In any given year, 1 in 5 Americans experiences mental illness of some kind (depression, anxiety, bipolar disorder, schizophrenia, etc.). Clearly, this is an issue that affects a great deal of us, particularly the loved ones of those suffering. And mental illness is more than just an individual problem; it is a family concern. Here are some ways to support a spouse or partner with mental illness:
It seems we worry a lot, don’t we? We worry about our husbands, we worry about our family finances, we worry about what’s happening in the world, but perhaps most of all, we worry about our kids. And while worry is understandable (and certainly something that every mother has experienced!), it really doesn’t do us any good at all.
I recently had the opportunity to sit down with Lindsay Aerts of KSL’s “The Mom Show” and share my thoughts about certain motherhood expectations that seem to permeate our society. I loved this topic, as it touches on so many themes that are important to me: Mormon culture, mental health, families, and social media. Here are some common modern-day motherhood myths debunked!
It’s no secret that social media connects us like never before. In an instant, we can snap pictures and post our whereabouts (think that selfie from your backpacking trip in Europe) and also keep tabs on what our friends are up to. I love social media. It has been an integral part of my professional life and is a great way to keep in touch with my loved ones. But it is not without its problems.
In the past few years, there has been public and medical concern about such topics as cyber-bullying and too much screen time (particularly for young people). As a psychotherapist, I’d like to address one more issue as it relates to mental health and social media: that of internet loneliness, depression, and feelings of low self-esteem.
When it comes to our relationships, we often spend time trying to figure out problems (how can we get a spouse to listen more, how can we get children to be more obedient, etc.). But what if you are the problem? Might be a bit of an uncomfortable idea, but the truth is that often times it’s easier to spot shortcomings in someone else than it is to see them in ourselves. I encourage you to look in the mirror as we explore the following topic: Are you a guilt tripper? This involves using guilt as a form of emotional manipulation to get someone to think or act a certain way. It’s something that we’ve all done at times.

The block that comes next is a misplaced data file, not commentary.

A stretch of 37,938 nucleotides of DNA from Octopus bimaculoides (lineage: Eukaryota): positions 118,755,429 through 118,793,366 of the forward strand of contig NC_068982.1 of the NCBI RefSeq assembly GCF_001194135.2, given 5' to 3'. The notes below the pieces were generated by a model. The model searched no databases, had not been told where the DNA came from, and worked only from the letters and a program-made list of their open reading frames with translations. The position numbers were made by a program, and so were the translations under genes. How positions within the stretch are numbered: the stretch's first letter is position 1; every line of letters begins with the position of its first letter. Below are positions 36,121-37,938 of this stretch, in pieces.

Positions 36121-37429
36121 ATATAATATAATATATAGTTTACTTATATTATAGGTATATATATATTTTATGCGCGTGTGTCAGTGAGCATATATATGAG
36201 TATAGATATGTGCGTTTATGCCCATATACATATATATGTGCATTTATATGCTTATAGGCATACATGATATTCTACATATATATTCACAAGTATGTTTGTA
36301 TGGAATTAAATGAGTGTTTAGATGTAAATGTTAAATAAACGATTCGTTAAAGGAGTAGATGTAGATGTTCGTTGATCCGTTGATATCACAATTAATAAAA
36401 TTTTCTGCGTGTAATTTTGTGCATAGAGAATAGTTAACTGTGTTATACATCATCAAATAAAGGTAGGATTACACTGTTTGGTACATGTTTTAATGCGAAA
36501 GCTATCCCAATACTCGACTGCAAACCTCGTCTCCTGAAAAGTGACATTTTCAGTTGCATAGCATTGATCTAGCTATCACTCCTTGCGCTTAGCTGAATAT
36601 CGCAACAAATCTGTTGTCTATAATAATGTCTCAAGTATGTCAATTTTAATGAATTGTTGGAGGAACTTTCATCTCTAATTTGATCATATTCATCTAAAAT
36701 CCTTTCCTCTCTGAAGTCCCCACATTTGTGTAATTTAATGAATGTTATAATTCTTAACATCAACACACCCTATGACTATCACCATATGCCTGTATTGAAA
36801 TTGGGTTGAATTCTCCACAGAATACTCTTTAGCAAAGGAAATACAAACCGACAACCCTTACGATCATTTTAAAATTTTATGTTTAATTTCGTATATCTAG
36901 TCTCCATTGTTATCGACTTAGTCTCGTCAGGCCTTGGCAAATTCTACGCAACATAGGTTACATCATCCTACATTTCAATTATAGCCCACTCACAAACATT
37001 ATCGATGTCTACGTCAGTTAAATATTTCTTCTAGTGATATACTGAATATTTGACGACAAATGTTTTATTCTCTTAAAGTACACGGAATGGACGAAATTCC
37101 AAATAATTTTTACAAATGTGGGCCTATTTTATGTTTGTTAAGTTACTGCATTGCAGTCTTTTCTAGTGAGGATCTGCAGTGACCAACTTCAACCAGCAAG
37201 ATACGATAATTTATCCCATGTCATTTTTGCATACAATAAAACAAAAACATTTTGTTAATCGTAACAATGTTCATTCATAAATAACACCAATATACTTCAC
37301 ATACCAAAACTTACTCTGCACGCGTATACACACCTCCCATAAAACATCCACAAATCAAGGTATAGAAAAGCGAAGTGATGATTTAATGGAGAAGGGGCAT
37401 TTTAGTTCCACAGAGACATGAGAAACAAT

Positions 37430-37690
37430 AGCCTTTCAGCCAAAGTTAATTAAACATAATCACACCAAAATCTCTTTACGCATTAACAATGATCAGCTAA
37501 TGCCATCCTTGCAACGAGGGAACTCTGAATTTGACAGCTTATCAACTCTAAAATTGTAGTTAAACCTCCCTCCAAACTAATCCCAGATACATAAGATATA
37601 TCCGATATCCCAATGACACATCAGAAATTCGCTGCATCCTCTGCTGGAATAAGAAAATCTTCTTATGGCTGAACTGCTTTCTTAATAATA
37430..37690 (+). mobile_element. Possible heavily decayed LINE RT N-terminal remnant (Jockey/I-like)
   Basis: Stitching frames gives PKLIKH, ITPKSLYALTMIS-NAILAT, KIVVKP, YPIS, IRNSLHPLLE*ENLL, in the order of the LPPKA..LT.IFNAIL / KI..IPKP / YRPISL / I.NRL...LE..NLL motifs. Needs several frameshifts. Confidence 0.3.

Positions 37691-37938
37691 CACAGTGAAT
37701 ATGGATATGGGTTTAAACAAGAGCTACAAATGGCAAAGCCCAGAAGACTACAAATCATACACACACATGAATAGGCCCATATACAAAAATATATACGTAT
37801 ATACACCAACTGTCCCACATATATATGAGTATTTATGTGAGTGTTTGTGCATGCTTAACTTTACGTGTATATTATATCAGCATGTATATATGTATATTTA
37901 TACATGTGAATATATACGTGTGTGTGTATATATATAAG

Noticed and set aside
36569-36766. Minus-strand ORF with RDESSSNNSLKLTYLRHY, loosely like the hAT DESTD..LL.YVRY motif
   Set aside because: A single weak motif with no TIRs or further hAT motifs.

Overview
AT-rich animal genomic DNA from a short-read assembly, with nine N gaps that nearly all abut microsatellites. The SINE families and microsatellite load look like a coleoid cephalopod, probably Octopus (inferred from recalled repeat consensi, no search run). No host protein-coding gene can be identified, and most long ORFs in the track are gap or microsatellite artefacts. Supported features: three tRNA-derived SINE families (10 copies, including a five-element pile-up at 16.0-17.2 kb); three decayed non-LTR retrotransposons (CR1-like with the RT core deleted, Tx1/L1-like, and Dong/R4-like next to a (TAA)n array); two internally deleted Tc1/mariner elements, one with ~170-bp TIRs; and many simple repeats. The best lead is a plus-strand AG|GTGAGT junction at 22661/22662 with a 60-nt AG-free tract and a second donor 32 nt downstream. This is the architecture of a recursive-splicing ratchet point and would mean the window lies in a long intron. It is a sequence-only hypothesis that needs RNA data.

The original purpose of social media is to connect us, and yet for many women, looking in on others’ lives can leave us feeling inferior, jealous, isolated, or dissatisfied. So how can we put all these posts and pictures in perspective when we seem to get discouraged by them? There’s been quite a bit of research done on how social media affects us psychologically and emotionally. Here are a few tips to help you if you find that it’s dragging you down:
1. Be Intentional & Interact Directly
Studies have shown that always consuming, or simply binge reading and looking at picture after picture online can negatively impact you. I encourage you to instead intentionally research, seek out information, and connect with people in your life. Engage more and be purposeful; don’t just mindlessly scroll through your feed to fill time.
Q: How do I open up to my therapist? I am constantly worried that he might think I’m trying to get attention. I have an eating disorder, and I’m slightly overweight (according to my BMI). I’m just not able to be truly open and honest. He really is a great therapist, and I have a deeper connection with him than most others in my life. I have these feelings outside of therapy, but when I go in, I put on a face that everything is ok. How do I work on this to communicate better?
A: Great question! The emotional pattern of guarding your feelings is likely part of the reason you’re in therapy in the first place. I think the first step is to tell you’re therapist that you’re having a hard time opening up! Watch the video for complete answer.
Take good care of yourself!
Julie Hanks, LCSW
The winter months can bring excitement and joy as we celebrate the holidays, decorate the tree, and spend time with our loves ones. However, it can be quite a different experience for people with Seasonal Affective Disorder (also known as SAD). For these individuals, winter can be a time of gloom, despair, and hopelessness.
In light of Robin Williams recent suicide, I wanted to share a colleague’s anonymous story of her own battle with depression and suicidality.
There are two things I’d like you to know about me. The first is that I’m a therapist, a clinical social worker with well over a decade of experience. I run a successful private practice and am very happily married with three children. The second is that for many years in my early twenties, I suffered from severe, treatment-resistant depression.
Q: Well I’m 19, but I don’t feel 19. I have so many things going on in my life that it’s hard to keep up with everything. I’m a full time worker, a full time student and a part time gym rat. I’m also in a relationship. There is no time in the day for me to do anything and everything I do always feels rushed. Even though I’m interacting with my coworkers, friends, or girlfriend during the day, I feel empty and numb to it all, like everything is just an act. As far as feelings go, like I said, I’m numb. I feel as if my best friend or mother could die and I wouldn’t care, and I feel as though to a certain extent that I don’t care even for my girlfriend. But on the flip side, I don’t want to be alone. It scares me to think that me and my girlfriend would breakup. I laugh and joke but don’t know why I do. I really want to know what’s wrong with me because I was never like this before. Or if I was, it was deep down and is now just surfacing and I can’t handle it. I WANT TO BE HAPPY AGAIN.